Her body is no longer her own; her life springs from another girl's death.

She works for no man but for everyone.


The absurdity of all inherited political thought consists precisely in wanting to resolve men's problems for them, whereas the only political problem in fact is this: how can people become capable of resolving their problems for themselves?

"No, Yita, don't be stupid," Mr. Forrester says and he is tired, sick unto anger at her questions. He has caught a fever and is weaker, damper, than ever. "You don't save the world. You merely protect it."

It is just as she thought.

She leaves Mr. Forrester snoring in bed and finds the real enemies. Krovopoyts, who runs the munitions factory where her friends work and packs shells with sawdust and locks the doors for thirteen-hour days; Laskov, the police commandant; several monks with filthy beards and hands that rove into pocketbooks and up boys' short trousers; Kerensky's under-secretary, a spotty-faced reactionary eager to keep the calm.

All of them would maintain the order on which they feed, drag time to a standstill in the name of efficient progress.

She finds, too, the grand wives in the stifling air of their salons, Madame Chervyaksa, pretty little Miss Eeltsenga and the others like them, discussing English novels and twittering about the latest gossip and loathing each other behind simpering smiles as they share their own minor, ridiculous fairy-stories written in violet ink on paper that costs more a sheet than her winter coat.

Wives, profiteers, conservative politicians, military men: Ruka tracks them all by listening to the rumor and invective swirling around meetings and discussion groups. She slips into their homes, treads over their soft carpets, and she does not have to wait for nightfall to rid the world of these bloodsuckers.

They are cowards when she finds them. Vampires and other, truer monsters fight back; these idiots beg, plead, offer bribes, all to save their own hides. But the children in whose names they plead are fat, spoiled things, fed on blood and misery. The jewels and currency they push at her are soaked in tears and studded with broken bones. They have crouched too long like vultures on mounds of the living, laboring people, fattening, gorging themselves, grinding dreams and freedom to gritty dust heavy with their spit.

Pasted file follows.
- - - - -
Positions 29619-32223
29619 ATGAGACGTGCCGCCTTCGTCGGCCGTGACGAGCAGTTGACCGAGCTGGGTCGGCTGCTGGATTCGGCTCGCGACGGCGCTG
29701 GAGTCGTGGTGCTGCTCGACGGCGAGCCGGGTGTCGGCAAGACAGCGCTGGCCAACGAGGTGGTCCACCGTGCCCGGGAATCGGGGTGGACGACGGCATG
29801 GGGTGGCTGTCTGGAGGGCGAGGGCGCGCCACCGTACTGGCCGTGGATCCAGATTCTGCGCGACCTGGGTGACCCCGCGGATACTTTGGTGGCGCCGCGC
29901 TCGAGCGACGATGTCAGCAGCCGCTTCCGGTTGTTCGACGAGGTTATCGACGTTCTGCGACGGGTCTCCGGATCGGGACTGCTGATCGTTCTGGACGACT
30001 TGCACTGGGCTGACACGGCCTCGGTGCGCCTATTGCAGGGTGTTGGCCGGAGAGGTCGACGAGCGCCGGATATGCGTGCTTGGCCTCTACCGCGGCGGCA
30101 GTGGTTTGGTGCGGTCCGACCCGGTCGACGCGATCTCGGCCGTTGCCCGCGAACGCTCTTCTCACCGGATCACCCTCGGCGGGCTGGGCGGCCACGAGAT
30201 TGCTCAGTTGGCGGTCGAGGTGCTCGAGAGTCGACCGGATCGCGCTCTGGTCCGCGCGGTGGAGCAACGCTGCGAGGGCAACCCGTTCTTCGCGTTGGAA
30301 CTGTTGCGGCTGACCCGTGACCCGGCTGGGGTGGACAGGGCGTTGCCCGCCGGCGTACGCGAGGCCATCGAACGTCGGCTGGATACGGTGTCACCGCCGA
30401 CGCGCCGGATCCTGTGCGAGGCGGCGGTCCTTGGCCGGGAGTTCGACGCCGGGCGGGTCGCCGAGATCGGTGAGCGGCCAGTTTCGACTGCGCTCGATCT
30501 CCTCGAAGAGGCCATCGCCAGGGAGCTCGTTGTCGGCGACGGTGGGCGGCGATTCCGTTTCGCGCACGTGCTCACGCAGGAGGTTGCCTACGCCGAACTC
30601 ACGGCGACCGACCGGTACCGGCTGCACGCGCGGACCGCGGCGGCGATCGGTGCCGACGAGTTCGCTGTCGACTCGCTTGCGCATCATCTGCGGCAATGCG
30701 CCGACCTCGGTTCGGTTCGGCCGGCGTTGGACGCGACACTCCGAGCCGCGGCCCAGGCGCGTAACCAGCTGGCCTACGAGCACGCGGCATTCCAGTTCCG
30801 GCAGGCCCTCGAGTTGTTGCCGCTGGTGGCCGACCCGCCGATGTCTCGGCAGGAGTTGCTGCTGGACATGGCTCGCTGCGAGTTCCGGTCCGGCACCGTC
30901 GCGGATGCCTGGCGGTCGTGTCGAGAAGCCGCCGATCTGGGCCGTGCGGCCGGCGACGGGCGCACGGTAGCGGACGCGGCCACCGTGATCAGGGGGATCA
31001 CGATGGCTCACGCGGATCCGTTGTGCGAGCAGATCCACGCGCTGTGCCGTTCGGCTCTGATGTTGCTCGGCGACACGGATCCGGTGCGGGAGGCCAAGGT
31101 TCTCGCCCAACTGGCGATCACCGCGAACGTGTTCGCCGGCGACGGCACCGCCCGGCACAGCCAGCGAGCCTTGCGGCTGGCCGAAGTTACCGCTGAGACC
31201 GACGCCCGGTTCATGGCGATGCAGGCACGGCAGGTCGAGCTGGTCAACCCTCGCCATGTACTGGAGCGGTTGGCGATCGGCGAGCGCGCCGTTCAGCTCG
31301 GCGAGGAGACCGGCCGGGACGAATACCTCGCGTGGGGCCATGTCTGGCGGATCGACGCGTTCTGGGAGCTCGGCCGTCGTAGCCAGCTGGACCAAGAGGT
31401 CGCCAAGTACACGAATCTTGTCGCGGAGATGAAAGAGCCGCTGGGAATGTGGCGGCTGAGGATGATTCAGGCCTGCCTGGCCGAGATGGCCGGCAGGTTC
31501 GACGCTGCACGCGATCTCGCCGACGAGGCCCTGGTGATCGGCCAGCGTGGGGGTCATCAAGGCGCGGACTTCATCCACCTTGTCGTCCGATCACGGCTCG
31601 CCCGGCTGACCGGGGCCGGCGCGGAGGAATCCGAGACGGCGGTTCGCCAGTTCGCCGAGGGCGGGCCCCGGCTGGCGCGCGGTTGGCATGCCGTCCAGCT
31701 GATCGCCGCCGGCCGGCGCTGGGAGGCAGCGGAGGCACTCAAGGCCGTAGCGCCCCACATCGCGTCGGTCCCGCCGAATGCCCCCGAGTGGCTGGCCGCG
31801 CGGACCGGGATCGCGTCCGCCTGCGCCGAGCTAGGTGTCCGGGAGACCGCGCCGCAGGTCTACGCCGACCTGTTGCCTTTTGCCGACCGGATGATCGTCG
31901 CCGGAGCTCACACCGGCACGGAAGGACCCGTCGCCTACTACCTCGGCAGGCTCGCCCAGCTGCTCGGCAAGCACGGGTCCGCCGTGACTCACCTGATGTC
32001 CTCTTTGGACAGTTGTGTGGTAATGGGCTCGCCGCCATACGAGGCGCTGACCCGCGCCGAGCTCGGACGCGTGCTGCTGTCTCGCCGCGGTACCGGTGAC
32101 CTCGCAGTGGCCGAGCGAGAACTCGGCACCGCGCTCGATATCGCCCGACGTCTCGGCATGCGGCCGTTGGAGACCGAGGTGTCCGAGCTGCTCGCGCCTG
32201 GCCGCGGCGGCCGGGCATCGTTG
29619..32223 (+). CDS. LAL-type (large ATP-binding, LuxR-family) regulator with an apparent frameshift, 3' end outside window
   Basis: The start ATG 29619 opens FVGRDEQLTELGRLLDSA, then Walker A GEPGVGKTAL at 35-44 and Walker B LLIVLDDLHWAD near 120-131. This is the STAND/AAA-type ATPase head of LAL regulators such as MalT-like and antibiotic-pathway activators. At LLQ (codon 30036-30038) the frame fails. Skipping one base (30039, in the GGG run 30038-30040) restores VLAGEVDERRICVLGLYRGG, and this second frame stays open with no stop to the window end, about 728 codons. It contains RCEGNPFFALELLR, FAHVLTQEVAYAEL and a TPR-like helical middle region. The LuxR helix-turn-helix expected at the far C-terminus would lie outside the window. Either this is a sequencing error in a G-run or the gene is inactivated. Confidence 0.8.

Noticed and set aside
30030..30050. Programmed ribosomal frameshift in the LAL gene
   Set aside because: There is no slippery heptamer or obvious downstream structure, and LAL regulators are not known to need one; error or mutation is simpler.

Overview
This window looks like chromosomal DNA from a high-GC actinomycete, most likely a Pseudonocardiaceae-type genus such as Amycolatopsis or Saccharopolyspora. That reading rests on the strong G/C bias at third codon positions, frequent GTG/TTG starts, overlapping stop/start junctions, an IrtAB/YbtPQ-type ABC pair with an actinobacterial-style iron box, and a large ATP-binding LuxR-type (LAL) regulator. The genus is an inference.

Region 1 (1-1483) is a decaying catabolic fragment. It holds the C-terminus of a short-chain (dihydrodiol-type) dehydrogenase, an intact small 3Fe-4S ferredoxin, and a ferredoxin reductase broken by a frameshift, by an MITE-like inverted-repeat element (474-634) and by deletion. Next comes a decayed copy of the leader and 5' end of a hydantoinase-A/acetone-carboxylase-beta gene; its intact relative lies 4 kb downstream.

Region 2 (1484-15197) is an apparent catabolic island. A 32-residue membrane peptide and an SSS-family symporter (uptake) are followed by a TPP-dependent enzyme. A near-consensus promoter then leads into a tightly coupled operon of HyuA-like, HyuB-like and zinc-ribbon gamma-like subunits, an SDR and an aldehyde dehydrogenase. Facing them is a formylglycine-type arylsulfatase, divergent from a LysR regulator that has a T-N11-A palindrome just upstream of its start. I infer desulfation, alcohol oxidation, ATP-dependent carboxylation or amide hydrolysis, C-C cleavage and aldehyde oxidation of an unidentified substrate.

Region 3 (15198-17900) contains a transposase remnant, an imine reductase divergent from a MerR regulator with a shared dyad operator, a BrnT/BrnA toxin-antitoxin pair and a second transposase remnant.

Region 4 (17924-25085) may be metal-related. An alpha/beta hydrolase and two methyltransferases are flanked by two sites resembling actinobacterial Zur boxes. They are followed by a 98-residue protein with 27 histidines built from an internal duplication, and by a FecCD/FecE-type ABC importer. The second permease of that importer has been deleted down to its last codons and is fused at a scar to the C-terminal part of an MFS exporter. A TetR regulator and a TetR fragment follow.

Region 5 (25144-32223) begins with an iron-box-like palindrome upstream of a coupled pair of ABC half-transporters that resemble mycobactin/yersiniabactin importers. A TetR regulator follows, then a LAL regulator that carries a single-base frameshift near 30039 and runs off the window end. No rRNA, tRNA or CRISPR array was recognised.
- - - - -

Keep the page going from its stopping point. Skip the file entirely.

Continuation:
When she stakes them, they heave, cry out, and die twitching. Hers is only fist of thousands flying into their plump, smug faces.

They are all dreaming like spiders, entranced by their glittering possessions, satisfied with what the world appears to be.

Slavery is worse than death. She will liberate, not protect.


A colossal upheaval of the entire social and economic structure was required before women could begin to retrieve the significance and independence they had lost.

There are strikes threatened, next week, next month, as October draws to a close, and the streets are filled with tension arcing like sparks off a cat's back.

Ruka comes and goes as she pleases these days. Forrester screams himself hoarse at her, but he is helpless.

She returns for supper one evening, having stopped, dunked her arms in the river to clean herself of the blood of a general's wife, and changed her shirtwaist, to find the flat bare and Forrester pacing.

"There is nothing here but revolt and terror," he tells her and tightens the strap on his trunk. "We embark in the morning for London."

"No," Ruka says, "everything is here."

Forrester smiles, and his eyes are as dead as the monsters she no longer bothers to kill. "You will go to London, because I've told you we will. My superiors demand it."

The stake is in her hand, an enchanted thing, already spinning against her calloused palm with the force of her will, as she tackles him.

His round, hard skull bounces on the floor and he stares up at her, tears welling in his eyes as his lips smack uselessly as a fish's.

"One chance," she says, stake at his thundering heart, thumb and index finger over his windpipe. "Will you let me go, or must I sever myself?"

"Chained to the world," he grunts, "you exist only --"

"Will you be transformed?" she asks, "Master demon or willing servant?"

His eyes roll and spittle gathers in the corners of his lips. So many nights he pushed her down, took what he wanted. "Only because we have made --"

"Nyet, then. Simple enough." His ribs crack under the force of her stake, and she raises it again, punctures his heart until it sprays rotten blood hot and salty over her face.

This is no demon within her, no dybbuk possessing her to wreak malevolent ends. If anything, an ibbur suffuses her and every chest she cracks with her stake, every neck she snaps, accomplishes a mitzvah. Each monstrous death, demon and human, becomes one step toward liberating the world.

Forrester's bosses will be coming after her, ready to cut her down and force her power back into its proper channels, back into a dutiful girl who will kill and protect and do what she is told.

But Ruka is alive now and she acts in the fullness of the now. There is nothing to fear from the future.